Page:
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Zwelakhe Sisulu's first venture was building a mud hut, now he builds businesses

By unknown | Apr 23, 2007 | COMMENTS [ 0 ]

Lihle Mtshali

Lihle Mtshali

Zwelakhe Sisulu became the local head of international advertising agency McCann Worldgroup last week when he bought 49percent of its South African operation.

Sisulu is a former SABC chief executive and was an editor of the struggle newspaper New Nation in the 1980s. The past four years have seen him quickly establish his reputation as a businessman. His positions include chairing Afriminerals and Savannah Resources and serving as a director of Aquarius Platinum.

Sisulu says that he began building things when he was young. When he was nine he and his cousins built a mud hut from the foundations to the roof and lived in it for a number of years.

Sisulu was born in Soweto in 1950 to liberation icons Walter and Albertina Sisulu. He is the third of five children and grew up during the heyday of the freedom struggle. He has fond memories of sleeping under the table while ANC meetings went on at his home.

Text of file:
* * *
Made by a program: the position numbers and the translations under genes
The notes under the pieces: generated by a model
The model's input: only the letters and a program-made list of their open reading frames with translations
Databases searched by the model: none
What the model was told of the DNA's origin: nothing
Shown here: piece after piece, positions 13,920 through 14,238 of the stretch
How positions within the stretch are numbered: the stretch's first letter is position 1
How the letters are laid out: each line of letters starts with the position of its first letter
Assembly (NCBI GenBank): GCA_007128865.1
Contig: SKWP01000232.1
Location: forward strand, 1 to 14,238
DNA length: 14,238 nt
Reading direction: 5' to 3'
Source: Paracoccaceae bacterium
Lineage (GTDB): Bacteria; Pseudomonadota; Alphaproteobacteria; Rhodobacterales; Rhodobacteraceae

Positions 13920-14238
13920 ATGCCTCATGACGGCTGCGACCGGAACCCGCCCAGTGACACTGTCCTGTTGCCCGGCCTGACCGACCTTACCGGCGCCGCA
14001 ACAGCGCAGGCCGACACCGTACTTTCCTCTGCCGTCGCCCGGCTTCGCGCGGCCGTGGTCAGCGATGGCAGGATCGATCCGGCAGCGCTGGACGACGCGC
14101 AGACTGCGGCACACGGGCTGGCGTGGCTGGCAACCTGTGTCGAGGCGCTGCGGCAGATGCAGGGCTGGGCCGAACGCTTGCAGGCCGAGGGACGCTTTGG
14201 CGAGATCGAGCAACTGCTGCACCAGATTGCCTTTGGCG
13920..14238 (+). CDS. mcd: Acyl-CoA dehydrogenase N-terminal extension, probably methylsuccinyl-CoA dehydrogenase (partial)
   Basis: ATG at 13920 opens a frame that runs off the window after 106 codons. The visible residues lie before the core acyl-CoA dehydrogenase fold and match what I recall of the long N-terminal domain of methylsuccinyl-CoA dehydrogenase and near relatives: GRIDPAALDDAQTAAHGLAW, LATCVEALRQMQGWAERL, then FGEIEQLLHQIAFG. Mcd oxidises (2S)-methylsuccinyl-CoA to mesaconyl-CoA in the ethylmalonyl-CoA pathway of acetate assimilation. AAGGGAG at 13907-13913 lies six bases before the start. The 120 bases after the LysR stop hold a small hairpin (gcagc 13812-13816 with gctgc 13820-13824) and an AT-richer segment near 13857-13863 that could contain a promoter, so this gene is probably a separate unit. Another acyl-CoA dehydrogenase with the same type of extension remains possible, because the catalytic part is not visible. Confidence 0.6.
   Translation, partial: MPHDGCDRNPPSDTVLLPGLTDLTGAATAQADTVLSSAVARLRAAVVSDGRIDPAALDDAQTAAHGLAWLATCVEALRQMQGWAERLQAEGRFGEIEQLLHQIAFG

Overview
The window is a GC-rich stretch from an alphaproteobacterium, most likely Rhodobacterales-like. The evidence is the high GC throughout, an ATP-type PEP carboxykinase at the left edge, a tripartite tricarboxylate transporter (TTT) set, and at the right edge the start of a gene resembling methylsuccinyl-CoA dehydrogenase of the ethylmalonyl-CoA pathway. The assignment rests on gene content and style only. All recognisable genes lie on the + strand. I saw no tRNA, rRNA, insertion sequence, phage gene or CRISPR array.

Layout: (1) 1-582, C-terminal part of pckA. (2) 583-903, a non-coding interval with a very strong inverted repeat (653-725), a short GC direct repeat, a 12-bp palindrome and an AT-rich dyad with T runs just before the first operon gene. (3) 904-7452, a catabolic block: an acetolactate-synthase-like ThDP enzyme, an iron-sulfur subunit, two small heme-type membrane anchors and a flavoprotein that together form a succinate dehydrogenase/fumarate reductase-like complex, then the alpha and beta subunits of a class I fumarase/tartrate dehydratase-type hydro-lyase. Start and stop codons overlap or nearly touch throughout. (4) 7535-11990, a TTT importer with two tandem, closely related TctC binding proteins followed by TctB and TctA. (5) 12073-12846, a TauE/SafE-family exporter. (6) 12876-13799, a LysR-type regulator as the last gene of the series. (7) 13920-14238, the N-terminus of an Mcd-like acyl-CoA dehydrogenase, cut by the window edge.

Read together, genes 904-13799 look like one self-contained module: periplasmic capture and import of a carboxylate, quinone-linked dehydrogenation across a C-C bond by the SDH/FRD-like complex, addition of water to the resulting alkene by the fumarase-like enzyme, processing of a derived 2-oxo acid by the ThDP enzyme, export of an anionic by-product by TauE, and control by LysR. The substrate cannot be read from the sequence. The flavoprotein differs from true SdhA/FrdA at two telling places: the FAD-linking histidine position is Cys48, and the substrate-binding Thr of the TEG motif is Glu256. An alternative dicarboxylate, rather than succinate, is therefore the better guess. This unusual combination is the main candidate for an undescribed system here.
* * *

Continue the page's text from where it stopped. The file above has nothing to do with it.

When he was nine he had to be taken to Swaziland to live with family while Sisulu senior was on trial in Rivonia.

Sisulu says that living in the hut that he and his cousins built gave them a deep sense of achievement.

"We did a lot of things during those days in Swaziland," he says. "We even became adapt at carrying buckets full of water on our heads."

He returned to South Africa in 1968 and a year later was detained for his involvement in underground politics. In 1970 he matriculated as a private candidate and went on to pursue a career in journalism.

"I was a voracious reader - a habit I developed when I was a boy," says Sisulu.

In 1990 he worked as Nelson Mandela's press secretary and personal assistant and in 1993 was appointed as the SABC's chief executive. He has been the chairman of both New Africa Media Holdings and New Africa Investments Limited.

"My transition from politics to business was seamless and I enjoyed it tremendously. My strategy in business is to acquire good medium-sized businesses and build them up into big networks all over Africa," says Sisulu.

"I am a deeply committed Africanist, so you could say I have not totally left politics," he says.

Sisulu and wife Zodwa, a radiographer, have three children, Moyikwa, Zoya and Ziyeka.


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